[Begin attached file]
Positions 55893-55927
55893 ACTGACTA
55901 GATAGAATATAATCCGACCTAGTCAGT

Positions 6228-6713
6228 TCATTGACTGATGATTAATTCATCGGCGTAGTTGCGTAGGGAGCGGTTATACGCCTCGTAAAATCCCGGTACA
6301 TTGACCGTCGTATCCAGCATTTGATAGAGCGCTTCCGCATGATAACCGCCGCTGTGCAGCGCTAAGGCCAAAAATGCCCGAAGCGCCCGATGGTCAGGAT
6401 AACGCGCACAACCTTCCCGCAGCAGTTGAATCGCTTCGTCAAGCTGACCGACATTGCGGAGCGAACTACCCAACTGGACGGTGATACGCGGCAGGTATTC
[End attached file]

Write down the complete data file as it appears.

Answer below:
Positions 55893-55927
55893 ACTGACTA
55901 GATAGAATATAATCCGACCTAGTCAGT

Positions 6228-6713
6228 TCATTGACTGATGATTAATTCATCGGCGTAGTTGCGTAGGGAGCGGTTATACGCCTCGTAAAATCCCGGTACA
6301 TTGACCGTCGTATCCAGCATTTGATAGAGCGCTTCCGCATGATAACCGCCGCTGTGCAGCGCTAAGGCCAAAAATGCCCGAAGCGCCCGATGGTCAGGAT
6401 AACGCGCACAACCTTCCCGCAGCAGTTGAATCGCTTCGTCAAGCTGACCGACATTGCGGAGCGAACTACCCAACTGGACGGTGATACGCGGCAGGTATTC